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Nova Design Build, Inc. v. Grace Hotels, LLC, No. 08 C 2855, Slip Op. (N.D. Ill. Feb. 26, 2010) (Der-Yeghiayan).
Judge Der-Yeghiayan granted defendant summary judgment as to plaintiffs' copyright infringement claims, and refused to exercise supplemental jurisdiction over plaintiff's state law claims. Plaintiffs had a registered copyright, which was prima facie evidence of registration. But the Court held the registration was invalid because it was not accompanied by original deposit materials.
Plaintiffs were robbed prior to filing for their copyright. The original building diagrams were taken at that time. So, in order for plaintiffs to get copyright protection, plaintiff prepared a reconstruction of the deposit materials - blueprints in this case. The fact that the deposit material was a close approximation of the originals was not enough. Furthermore, manual reconstruction without reference to the original was also not sufficient. Having denied plaintiffs' federal claims, the court exercised its discretion to refuse supplemental jurisdiction over the state law claims.
* Click here for much more on the case in the Blog's archives.
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Valley Entertainment, Inc. v. Friesen, No. 08 C 3470, Slip Op. (N.D. Ill. Feb. 17, 2010) (Der-Yeghiayan, J.).
Judge Der-Yeghiayan granted defendants summary judgment of noninfringement regarding plaintiff Valley Entertainment's ("Valley") copyright infringement claim regarding certain songs by the artist Raphael. The Court also granted defendants' motion to strike Valley's newly identified copyright, SR 107-850. Finally, the Court declined to exercise supplemental jurisdiction over Valley's remaining state law claims. Valley's asserted copyright covered only words and arrangement of sheet music, but defendants' alleged infringement was based upon the use of sound recordings of the songs at issue. Valley did not challenge this analysis, instead identifying a new copyright, SR 107-850, that covers sound recordings. But the Court struck that copyright because it was not identified until briefing of the summary judgment motion. The copyright was not identified in Valley's complaint or in any of Valley's numerous discovery responses as a basis for Valley's copyright infringement claims. The Court noted that Valley was no longer free to update its discovery pursuant to Fed. R. Civ. P. 26(a) because the update would no longer be timely.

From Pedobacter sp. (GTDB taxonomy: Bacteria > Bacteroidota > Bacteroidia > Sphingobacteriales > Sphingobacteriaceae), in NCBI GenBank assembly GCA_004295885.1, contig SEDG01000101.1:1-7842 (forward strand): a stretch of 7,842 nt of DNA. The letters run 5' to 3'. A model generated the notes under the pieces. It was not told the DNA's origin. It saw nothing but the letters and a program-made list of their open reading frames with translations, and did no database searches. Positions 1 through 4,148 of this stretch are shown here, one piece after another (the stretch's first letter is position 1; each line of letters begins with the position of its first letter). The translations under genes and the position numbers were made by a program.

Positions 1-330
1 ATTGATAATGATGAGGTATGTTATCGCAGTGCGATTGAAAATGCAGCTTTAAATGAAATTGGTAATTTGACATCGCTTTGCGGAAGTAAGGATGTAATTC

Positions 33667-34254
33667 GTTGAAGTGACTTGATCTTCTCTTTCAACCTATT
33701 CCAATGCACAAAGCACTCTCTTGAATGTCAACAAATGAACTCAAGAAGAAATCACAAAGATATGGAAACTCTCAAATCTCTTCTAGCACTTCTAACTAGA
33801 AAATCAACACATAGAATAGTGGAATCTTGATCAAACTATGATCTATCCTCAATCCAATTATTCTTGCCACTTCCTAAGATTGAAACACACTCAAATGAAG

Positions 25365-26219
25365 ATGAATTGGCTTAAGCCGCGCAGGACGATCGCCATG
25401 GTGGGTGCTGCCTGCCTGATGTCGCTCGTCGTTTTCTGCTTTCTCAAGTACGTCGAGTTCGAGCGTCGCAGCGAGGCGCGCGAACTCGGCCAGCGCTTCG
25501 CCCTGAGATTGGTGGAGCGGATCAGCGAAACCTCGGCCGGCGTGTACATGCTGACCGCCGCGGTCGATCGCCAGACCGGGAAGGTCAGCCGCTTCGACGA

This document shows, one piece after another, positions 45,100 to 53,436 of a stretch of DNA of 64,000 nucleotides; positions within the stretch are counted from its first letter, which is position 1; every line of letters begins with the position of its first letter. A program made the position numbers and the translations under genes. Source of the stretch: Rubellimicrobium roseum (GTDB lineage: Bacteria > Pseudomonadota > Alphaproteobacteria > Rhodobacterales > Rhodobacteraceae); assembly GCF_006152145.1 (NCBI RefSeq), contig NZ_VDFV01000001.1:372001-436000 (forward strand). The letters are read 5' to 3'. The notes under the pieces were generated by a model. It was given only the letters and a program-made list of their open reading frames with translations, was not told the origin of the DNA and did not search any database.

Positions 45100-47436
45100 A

Having resolved Valley's federal claims, the Court declined to exercise supplemental jurisdiction over Valley's related state law claims.
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Mindy's Restaurant, Inc. v. Watters, No. 08 C 5448, Slip Op. (N.D. Ill. Jun. 9, 2009) (Der-Yeghiayan).
Judge Der-Yeghiayan granted defendants' Fed. R. Civ. P. 12(b)(1) motion to dismiss for lack of subject matter jurisdiction even though plaintiff brought a federal Lanham Act trademark infringement claim. While Lanham Act claims are generally considered federal questions creating subject matter jurisdiction, plaintiffs claims were in essence breach of contract claims. Plaintiff was a franchisor of Mindy's Restaurants. Defendants were franchisees, until they allegedly stopped making required franchise payments and plaintiff terminated the franchise agreement. While plaintiff's claims were for use of plaintiff's trademarks when defendants allegedly continued operating their restaurant after the franchise agreement was canceled. As a result, the Court held that the parties dispute and plaintiff's claims sounded in contract, not the Lanham Act. The reason the trademarks were allegedly infringed was the termination of the franchise agreement.